Thursday, May 15, 2008

Botanical Garden offers Asian experience with new presentation

The Cleveland Botanical Garden celebrates the tranquil beauty of a Japanese garden -- effusive with spirituality as well as flowers -- when it presents ''Zensai: The Horticulture of Japan'' through June 29.


The word ''Zensai'' means ''entry garden,'' but this spring show is much more. Visitors may take in the Cleveland garden's permanent Japanese Garden, which has been around since 1975, as a result of the work of members of Ikebana International, Cleveland Chapter 20.

Ikebana and Bonsai

There will be displays of arrangements at the Gardens in two classic styles: Ikebana and Bonsai. The centuries-old Ikebana is the ancient Japanese art of flower arranging that strives to convey the majesty and beauty of nature as well as its appeal to our spiritual yearnings. There is no one ''right'' school of Ikebana but all share some things in common. This style expresses the ideal of living in harmony with nature, a love of flowers and plants and a desire to want to arrange natural elements to show off their beauty.

Unlike the flower arrangements we see in Western shops, Ikebana relies on an asymmetrical composition that incorporates empty spaces (and the imagination's eye) as part of the form.

The leading schools of Ikebana (and in Japan) are Ikenobo -- the oldest, more than 500 years old -- and the most formal, Ohara, which values creativity and communion with nature.

The third, Sogetsu, sort of the new kid on the block at only 81 years old, values the individual arranger's view and celebrates a ''free-style'' view of the art.

Bonsai is an art more familiar to Ohioans who can find the tiny trees in florist shops and at trade fairs and flea markets. The art of Bonsai, brought over from China, is also ancient; in fact it came to Japan in the Ninth Century.

The art of Bonsai depends of shaping and pruning of trees and plants over many years to miniaturize them. Almost any tree can be turned into a Bonsai tree, but they are very high maintenance and can require regular fertilizing and watering several times per day.

Guided tours daily

For those who would like to learn more than just walking around can tell them, there will be 1 p.m. daily tours of the Garden during the Zensai show as well as 6 p.m. tours on Wednesday.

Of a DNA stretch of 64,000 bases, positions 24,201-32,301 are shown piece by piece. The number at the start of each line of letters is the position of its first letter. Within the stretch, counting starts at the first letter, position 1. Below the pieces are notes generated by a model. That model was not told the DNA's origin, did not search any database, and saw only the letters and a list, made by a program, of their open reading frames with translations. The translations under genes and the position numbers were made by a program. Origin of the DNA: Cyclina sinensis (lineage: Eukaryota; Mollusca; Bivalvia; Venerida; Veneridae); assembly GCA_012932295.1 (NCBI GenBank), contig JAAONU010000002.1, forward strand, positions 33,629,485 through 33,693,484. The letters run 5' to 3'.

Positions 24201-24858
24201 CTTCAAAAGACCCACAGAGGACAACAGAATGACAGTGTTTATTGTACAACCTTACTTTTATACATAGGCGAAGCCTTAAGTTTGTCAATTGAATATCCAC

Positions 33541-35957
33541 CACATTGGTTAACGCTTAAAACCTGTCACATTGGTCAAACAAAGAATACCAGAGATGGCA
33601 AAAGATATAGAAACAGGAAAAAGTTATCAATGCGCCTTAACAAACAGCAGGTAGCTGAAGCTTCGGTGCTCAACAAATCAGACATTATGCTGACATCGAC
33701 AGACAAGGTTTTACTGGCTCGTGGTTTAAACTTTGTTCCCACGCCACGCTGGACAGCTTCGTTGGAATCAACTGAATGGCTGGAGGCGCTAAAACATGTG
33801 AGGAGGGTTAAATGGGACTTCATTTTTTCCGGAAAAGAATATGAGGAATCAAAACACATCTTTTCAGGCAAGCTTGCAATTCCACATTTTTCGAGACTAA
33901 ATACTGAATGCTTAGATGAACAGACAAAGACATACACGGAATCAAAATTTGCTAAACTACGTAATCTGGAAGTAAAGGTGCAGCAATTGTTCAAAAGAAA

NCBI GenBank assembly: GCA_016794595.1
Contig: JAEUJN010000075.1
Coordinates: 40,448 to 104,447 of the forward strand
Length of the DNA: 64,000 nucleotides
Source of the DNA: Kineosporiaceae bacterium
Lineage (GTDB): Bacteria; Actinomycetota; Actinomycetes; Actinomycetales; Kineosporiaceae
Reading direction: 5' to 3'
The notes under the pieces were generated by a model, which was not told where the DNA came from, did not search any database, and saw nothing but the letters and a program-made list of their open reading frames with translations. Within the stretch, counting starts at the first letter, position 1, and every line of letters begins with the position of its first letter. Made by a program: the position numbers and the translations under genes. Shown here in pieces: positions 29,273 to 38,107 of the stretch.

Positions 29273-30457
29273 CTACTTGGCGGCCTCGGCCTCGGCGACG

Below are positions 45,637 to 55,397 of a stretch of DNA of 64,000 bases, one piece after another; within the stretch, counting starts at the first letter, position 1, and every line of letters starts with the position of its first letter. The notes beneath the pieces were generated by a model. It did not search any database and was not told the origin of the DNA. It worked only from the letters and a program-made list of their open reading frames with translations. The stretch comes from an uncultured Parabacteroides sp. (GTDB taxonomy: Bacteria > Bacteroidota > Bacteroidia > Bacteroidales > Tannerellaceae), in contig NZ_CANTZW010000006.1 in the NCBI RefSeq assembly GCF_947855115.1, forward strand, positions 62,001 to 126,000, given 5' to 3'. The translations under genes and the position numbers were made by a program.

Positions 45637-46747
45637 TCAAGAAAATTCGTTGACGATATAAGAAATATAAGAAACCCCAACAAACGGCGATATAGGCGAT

''At their core, Japanese gardens are the artistic expression of a culture,'' noted a garden spokesman. ''They're places where less is more, and in many respects, the missing element is often the most powerful. Through the subtle use of plants and hard features, the visitor is transported to a place that at first glance appears exotic, but in fact is closer to home than we think.

''The Cleveland Japanese garden was designed by David Slawson, whose work can be found throughout the United States. The garden has elements of three styles: the dry landscape style; the tea garden style and the stroll garden style.

Additional treats include ''The Japanese Garden: Photographs by Haruzo Ohashi.'' More than 100 photographs of beautiful gardens, waterfalls and walkways as rendered by Ohashi, a top Japanese garden photographer who spent 40 years taking pictures in historic gardens.

In this exhibition, Ohashi has arranged the six fundamental styles of Japanese gardens to coincide with Japanese history and the social changes it necessitated.

Those six styles are: the pleasure boat, the stroll, contemplation, many pleasures, the tea and courtyard styles.Subjects that might seem tame now, such as tea drinking, were radical and new when they first became popular.

The military actually popularized Zen Buddhism, a fact which seems odd to generations who think the notion of ''zen'' was to be cool and laid back.

His photos also show how the urban middle class changed the traditional pattern of gardening.

Ohashi's works are famous for using intricate photo techniques to achieve the greatest depth of field for his garden photographs.

The Botanical Gardens show will also exhibit fine art from the Verne Collection. Mitzie Verne, a Cleveland collector who once lived next door in Japan to the Emperor Hirohito's summer palace, has collected many works of art from Japan.

Among the items from the collection are Keisuke Serizawa prints. Serizawa has been declared a ''National Art Treasure'' by the Japanese government and his work has been exhibited in the Louvre, the Chicago Art Institute and the Museum of Fine Arts.
©The Morning Journal 2008

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